Chapter 2-Bryon and Mark catch a ride to the hospital from a hippie named Randy to visit Bryon's mother. In the snack bar, Bryon meets Cathy. He also talks to a kid named Mike Chambers who nearly got beaten to death. Mike tells his story. He saw a black woman being picked on by some gangsters. He stands up for her and gives her a ride home. When they get there, she tells her friends to kill him. This makes Bryon think about the perpetual cycle of violence. This is the first time Mark's unknown income is mentioned. We later learn that Mark is selling drugs.
Chapter 3-Bryon asks Cathy to the dance. While they are at the dance, Mark is hit in the head by a beer bottle when he stepped between Ponyboy and another man, hired by Angela, Bryon's ex-girlfriend, trying to attack Ponyboy. He is taken to the hospital to be cared for. Bryon starts to get along with Pony.
Chapter 4-Mark and Bryon discuss what has changed. Bryon says that the difference is "that was then, this is now", hence the title of the book. Bryon also talks about his Soc friends and how no one can tell the difference between a Soc and a greaser anymore. Mark gets caught stealing the principal's car to see his probation officer.
Chapter 5-Bryon and Mark hustle pool off of some Texans, but are attacked just as they leave Charlie's bar. Luckily, Charlie comes to save them, but is shot and killed by the Texans. Later, Bryon realizes that he is changing but Mark isn't.
Chapter 6-The two Texans were found and sentenced to a life in prison. Cathy suspects that M&M is smoking marijuana. Cathy,Mark,Bryon, and M&M all go to the Ribbon to drive up and down and talk. M&M gets out of the car and runs away from home.
Chapter 7- It has been a week and M&M has still not come home. Bryon gets a job at the supermarket, and Mark is bringing in more money than ever before. When Bryon and Mark are at the Ribbon, Angela gets in their car. She is very drunk, and she later passed out. Mark cuts all her hair off for setting Ponyboy up. Bryon learns that Mark knew where M&M was all along. Bryon and Mark talk about Charlie's death. Mark feels no guilt or remorse at all, where Bryon realizes he died to save them.
Chapter 8-Mark and Bryon go to the hippie house where M&M is staying. He wasn't there, but one of the hippies said he was "flying" and was going to crash. Bryon decides not to tell Cathy. He is then set up at Terry Jones' place. While he is waiting, Tim and Curly Shepard come and beat him up for cutting Angela's hair, even though it wasn't him. He wakes up with Mark and tells him not to get revenge on the Shepards.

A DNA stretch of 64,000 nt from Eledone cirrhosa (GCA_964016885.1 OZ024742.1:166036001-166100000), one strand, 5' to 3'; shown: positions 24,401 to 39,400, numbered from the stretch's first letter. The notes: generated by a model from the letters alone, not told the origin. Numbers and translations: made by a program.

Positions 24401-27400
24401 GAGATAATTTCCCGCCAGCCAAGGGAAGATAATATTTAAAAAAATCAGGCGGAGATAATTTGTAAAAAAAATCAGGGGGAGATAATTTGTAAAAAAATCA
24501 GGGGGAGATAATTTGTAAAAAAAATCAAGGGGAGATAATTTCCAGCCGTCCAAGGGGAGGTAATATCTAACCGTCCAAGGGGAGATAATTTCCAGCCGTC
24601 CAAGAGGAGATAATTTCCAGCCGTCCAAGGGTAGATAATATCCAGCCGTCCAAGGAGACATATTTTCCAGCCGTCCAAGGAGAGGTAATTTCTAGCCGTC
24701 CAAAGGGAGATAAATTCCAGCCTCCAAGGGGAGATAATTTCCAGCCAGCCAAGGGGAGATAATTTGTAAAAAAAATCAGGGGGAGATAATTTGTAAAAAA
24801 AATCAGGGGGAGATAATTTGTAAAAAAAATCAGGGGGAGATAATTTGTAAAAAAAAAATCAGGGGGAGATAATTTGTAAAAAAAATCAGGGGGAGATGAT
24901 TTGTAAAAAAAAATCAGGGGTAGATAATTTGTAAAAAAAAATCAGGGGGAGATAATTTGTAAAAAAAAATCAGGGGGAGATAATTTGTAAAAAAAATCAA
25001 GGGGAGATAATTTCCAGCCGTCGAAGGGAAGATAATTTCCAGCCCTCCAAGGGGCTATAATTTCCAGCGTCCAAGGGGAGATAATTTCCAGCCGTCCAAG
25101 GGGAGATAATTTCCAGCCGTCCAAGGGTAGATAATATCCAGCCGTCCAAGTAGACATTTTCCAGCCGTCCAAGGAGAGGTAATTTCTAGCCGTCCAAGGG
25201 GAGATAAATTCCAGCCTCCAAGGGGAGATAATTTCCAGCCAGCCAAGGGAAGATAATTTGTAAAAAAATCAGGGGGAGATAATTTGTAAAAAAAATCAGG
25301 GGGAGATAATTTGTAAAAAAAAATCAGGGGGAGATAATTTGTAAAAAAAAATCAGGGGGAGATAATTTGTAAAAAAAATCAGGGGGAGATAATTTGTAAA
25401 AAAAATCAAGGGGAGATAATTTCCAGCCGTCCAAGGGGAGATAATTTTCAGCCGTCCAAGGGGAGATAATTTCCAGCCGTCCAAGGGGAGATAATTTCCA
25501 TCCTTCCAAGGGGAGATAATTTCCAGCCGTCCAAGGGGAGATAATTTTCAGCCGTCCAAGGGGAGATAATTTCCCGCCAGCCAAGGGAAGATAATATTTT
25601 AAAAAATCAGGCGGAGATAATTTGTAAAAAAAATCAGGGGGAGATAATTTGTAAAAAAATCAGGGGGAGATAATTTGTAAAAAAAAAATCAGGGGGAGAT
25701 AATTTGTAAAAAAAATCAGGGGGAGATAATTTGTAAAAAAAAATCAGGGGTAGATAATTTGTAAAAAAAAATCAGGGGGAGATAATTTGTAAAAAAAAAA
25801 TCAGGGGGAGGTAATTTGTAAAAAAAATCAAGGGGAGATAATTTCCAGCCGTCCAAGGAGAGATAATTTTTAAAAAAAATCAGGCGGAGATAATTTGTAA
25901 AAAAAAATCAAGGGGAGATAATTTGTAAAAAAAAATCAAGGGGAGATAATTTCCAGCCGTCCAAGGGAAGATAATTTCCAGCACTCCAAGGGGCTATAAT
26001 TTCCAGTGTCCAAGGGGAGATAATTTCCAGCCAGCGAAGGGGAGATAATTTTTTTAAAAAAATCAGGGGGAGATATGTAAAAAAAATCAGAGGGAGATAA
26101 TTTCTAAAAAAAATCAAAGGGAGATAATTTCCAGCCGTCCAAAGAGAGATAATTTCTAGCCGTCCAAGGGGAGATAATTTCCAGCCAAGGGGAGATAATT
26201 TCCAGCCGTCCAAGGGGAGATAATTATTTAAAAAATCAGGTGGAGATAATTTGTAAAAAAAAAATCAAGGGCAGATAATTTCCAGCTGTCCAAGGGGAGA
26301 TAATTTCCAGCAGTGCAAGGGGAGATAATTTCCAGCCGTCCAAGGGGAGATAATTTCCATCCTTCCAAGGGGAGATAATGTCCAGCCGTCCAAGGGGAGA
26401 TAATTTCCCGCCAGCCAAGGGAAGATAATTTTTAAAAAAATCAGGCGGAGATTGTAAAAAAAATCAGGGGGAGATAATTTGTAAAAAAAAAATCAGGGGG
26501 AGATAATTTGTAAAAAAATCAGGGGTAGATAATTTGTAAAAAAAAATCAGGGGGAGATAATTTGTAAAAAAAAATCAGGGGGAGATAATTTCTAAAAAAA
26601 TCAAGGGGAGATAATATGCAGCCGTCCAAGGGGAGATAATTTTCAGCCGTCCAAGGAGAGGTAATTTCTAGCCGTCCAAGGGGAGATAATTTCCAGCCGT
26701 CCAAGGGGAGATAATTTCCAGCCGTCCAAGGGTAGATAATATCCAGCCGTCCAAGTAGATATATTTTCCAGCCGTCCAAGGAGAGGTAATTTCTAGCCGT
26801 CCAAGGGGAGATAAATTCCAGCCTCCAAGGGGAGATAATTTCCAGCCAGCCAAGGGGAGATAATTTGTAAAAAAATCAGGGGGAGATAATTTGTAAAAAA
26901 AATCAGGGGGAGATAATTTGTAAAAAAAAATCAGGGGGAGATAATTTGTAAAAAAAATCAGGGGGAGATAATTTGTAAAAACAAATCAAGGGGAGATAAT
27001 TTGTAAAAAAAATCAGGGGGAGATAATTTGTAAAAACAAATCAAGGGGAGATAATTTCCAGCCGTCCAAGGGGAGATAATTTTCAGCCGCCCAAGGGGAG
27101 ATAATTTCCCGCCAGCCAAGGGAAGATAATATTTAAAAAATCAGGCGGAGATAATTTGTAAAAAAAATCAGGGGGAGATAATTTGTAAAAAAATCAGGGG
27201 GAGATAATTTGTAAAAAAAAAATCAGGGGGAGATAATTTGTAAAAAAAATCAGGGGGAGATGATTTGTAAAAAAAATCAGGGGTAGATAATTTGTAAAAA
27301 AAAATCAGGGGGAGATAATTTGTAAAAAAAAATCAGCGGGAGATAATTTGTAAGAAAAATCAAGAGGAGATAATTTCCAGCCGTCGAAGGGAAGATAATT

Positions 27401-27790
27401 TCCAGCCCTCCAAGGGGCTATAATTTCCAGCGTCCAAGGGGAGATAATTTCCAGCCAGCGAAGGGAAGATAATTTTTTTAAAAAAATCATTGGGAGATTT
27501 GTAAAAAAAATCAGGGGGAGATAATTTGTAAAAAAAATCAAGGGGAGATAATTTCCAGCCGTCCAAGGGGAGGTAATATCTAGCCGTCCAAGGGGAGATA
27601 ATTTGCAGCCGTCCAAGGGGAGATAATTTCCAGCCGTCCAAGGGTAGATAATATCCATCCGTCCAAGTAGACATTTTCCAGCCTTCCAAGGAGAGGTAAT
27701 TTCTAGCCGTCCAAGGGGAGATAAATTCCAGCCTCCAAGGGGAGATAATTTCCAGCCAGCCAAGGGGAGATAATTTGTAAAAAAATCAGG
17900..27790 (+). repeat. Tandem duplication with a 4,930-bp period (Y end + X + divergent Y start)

Chapter 9-Bryon tries to explain to Mark that he doesn't hate the Shepards for attacking him. This makes Mark angry because it was his fault in the first place that Bryon was beat up. Bryon goes to Charlie's grave to pay his respects. Cathy and Bryon go out to the hippie house. They find M&M in the middle of a serious LSD hallucination. They were sickened by his condition. Cathy and Bryon took him to the hospital.
Chapter 10-The doctor said that M&M may never mentally recover. When looking for a cigarette, Bryon discovers Mark's stash of drugs that he has been selling at the hippie house. He is shocked. He immediately called the cops. Bryon confronts Mark and Mark tries to make excuses, but nothing he says can change Bryon's mind. When the cops come, Mark finally understands what is happening.
Chapter 11-When Cathy comes to visit Bryon, he is very rude to her. He told her that he needed to be alone. Bryon testified in court against Mark. Bryon talks to M&M, who has gotten better but is still different. He says that Cathy liked Bryon more than anyone. Bryon got straight A's in school and got promoted at his job. He goes to visit Mark but Mark makes it clear he hates Bryon. Mark is sent to state prison for bad behavior. Bryon is very confused, and wishes he was a kid and had all the answers. The Outsiders and That was then, this is now are similar, but also different. They are both among the best books I have ever read.
Full transcript